Ideawake’s Collaboration Tools Help Companies Identify, Solve Issues

In 1974, Arthur Fry, then a scientist at 3M, heard about a new type of glue his colleague Spencer Silver was developing. The adhesive was strong enough to make two things stick together, but weak enough for them to be easily pulled apart.

As the story goes, Fry had been using small paper scraps to mark pages in a book of hymns he read music from when singing with his church choir. After learning that Silver wanted to find real-world applications for his glue, Fry came up with the idea of applying a small amount of the adhesive to one side of a piece of paper. The result was 3M’s (NYSE: MMM) Post-it Notes, which are found today in millions of homes and offices across the globe, and have inspired digital look-alikes.

Fry and Silver’s collaboration more or less happened by chance, and of course it turned out to be fortuitous. Today, several businesses are marketing tools aimed at helping companies track, evaluate, and implement ideas for new products and initiatives. That can involve bringing people together—in a way similar to how Fry and Silver joined forces—and weighing the pros and cons of ideas in order to advance the ones deemed to have the highest potential.

One such company is Milwaukee-based Ideawake, which has developed software allowing employees at medium-sized to large organizations to suggest ideas, rate and critique them, and monitor progress on projects that stem from those ideas. Ideawake co-founder and CEO Coby Skonord says the startup’s digital tools are designed to be versatile; an organization that licenses Ideawake’s software can also solicit ideas and feedback from their customers, or any member of the public, he says.

Skonord says Ideawake markets its products to corporations with 500 or more employees.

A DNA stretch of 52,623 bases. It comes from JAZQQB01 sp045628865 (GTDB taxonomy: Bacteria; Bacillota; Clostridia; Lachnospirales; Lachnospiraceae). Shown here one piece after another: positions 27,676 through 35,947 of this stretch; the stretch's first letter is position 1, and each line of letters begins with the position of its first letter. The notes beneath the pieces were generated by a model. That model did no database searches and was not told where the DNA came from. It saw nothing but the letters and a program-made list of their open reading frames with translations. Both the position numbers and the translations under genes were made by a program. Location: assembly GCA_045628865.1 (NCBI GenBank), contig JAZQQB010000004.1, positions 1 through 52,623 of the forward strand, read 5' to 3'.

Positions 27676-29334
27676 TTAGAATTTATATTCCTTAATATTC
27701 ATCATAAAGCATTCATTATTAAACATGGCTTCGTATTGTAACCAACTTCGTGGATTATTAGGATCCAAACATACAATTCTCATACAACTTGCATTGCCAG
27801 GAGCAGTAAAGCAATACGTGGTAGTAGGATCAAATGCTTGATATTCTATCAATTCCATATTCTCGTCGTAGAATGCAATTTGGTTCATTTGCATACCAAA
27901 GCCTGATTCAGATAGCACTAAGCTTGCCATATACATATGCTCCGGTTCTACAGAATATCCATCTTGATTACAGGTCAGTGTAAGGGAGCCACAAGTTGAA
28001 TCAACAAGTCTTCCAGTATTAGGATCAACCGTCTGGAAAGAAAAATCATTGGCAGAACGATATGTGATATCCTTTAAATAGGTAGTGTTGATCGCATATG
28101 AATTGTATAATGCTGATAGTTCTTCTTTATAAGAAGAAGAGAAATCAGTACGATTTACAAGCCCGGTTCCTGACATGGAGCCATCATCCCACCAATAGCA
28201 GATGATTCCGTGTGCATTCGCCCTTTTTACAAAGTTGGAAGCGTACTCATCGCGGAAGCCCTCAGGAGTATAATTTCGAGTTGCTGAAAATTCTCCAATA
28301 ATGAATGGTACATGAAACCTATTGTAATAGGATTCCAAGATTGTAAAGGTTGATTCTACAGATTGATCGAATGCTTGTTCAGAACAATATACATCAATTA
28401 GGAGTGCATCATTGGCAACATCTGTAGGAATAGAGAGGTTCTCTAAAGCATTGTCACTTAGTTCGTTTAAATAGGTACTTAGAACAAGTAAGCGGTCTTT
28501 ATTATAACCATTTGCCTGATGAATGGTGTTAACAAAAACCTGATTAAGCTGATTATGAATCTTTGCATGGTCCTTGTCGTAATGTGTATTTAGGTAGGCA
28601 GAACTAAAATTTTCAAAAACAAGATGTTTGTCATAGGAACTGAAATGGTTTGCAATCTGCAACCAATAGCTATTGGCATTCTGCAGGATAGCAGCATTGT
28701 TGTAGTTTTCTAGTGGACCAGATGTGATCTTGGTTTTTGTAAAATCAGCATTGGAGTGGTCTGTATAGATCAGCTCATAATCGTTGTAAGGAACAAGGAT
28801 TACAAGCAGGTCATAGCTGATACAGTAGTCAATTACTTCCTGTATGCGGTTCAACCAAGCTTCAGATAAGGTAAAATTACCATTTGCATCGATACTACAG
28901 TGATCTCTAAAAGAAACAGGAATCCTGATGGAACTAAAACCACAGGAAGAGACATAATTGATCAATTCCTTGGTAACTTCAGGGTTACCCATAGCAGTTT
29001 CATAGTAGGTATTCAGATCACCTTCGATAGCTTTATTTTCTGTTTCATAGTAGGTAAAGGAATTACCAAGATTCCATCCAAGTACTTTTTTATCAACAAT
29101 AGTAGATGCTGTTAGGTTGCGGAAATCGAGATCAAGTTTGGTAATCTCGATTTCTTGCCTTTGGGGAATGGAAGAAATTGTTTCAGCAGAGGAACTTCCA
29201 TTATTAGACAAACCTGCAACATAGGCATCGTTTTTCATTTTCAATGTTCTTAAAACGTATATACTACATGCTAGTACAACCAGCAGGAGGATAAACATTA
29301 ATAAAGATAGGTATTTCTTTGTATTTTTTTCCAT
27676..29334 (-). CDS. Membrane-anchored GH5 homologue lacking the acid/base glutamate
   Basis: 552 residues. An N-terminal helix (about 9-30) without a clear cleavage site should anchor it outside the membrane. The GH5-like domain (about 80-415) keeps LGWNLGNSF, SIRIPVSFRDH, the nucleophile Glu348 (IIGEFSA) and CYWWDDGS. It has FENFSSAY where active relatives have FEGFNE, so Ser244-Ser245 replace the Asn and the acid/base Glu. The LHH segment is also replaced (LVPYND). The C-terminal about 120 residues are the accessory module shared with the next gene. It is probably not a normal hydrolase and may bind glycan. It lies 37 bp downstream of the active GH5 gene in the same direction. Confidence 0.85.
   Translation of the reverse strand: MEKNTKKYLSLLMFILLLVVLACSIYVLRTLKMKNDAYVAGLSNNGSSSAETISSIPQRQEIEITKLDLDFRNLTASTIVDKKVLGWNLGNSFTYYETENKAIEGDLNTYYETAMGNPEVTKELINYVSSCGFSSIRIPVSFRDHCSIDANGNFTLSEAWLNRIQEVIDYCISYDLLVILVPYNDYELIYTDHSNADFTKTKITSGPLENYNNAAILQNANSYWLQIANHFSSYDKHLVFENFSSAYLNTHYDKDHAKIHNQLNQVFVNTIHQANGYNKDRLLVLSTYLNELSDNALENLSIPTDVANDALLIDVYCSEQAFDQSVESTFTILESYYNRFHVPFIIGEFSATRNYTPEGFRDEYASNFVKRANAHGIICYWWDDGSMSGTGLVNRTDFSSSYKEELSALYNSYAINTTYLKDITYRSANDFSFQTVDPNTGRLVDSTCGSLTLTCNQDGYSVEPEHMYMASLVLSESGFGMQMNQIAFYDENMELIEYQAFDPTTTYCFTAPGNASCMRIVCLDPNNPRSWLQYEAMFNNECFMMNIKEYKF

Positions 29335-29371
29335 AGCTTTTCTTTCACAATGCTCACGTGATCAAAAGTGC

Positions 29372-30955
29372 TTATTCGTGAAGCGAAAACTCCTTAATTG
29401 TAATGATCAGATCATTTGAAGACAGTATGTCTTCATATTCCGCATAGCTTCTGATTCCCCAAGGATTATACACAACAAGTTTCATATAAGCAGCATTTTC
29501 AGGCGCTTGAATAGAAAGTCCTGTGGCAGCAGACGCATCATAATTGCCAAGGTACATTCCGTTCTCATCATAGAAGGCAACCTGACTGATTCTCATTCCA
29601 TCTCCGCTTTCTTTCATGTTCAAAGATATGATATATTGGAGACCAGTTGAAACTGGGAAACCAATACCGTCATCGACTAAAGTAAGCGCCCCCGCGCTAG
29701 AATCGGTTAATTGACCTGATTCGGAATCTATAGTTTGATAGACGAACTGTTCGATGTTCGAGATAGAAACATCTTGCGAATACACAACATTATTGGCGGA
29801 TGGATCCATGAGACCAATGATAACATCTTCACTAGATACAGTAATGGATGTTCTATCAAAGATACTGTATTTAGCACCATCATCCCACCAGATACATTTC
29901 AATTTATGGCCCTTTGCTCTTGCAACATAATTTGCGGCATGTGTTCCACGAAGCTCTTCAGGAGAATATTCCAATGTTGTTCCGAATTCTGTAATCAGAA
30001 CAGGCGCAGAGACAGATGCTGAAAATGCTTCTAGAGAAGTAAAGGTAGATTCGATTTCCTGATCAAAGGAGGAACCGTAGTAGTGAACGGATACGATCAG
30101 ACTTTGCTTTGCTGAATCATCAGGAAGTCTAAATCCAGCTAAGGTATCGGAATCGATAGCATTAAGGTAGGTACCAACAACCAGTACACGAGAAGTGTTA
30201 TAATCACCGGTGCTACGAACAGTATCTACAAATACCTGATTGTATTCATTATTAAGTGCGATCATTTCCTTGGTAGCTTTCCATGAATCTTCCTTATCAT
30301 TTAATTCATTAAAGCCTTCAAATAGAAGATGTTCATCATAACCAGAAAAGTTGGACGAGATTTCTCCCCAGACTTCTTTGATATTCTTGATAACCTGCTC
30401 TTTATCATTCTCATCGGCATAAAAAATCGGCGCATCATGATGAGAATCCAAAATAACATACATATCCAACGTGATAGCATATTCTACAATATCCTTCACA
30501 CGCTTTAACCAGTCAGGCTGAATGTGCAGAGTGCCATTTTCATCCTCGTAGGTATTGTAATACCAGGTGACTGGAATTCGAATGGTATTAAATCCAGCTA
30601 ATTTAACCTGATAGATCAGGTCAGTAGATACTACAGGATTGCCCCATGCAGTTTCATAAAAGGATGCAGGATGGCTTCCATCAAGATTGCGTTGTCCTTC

“What these companies are looking to do is [bring] transformational change,” he says. “They know that change is going to come from the front lines. They need to involve more than just the board room in the innovation process, because the best ideas come from unlikely places.”

When large employers show that they listen to their rank-and-file workers, that can improve employee engagement throughout the organization, Skonord says.

Ideawake, which has nine employees, is currently seeking to raise a $750,000 seed funding round, Skonord says. The company has received investor commitments for about three-quarters of that total, he says.

Launched in 2013, Ideawake is seeking to make inroads in a sector that is not especially crowded. Still, there are other venture capital-backed companies that have gained more traction than the Milwaukee startup has thus far.

Ideawake’s head-on competitors include Brightidea, Idea Drop, and Spigit, Skonord says. Spigit, which is based in San Francisco, has raised tens of millions of dollars from investors since launching in 2005, including a $13 million funding round announced in 2015.

Skonord says he nevertheless sees an opportunity for Ideawake to get its software into the hands of more large organizations. The startup’s current roster of clients include Kennedys, a London-based law firm, and the Wisconsin-based garbage disposal maker InSinkErator, which is part of the appliance giant Emerson (NYSE: EMR).

Since ideas are sometimes new solutions to previously identified problems, Ideawake’s software allows users to post “challenges.” A challenge can be associated with a problem someone is experiencing, or a call for suggestions on how a team can meet a particular revenue growth or cost reduction goal on time, for example.

After a new challenge topic is posted to an organization’s Ideawake forum, other users … Next Page »

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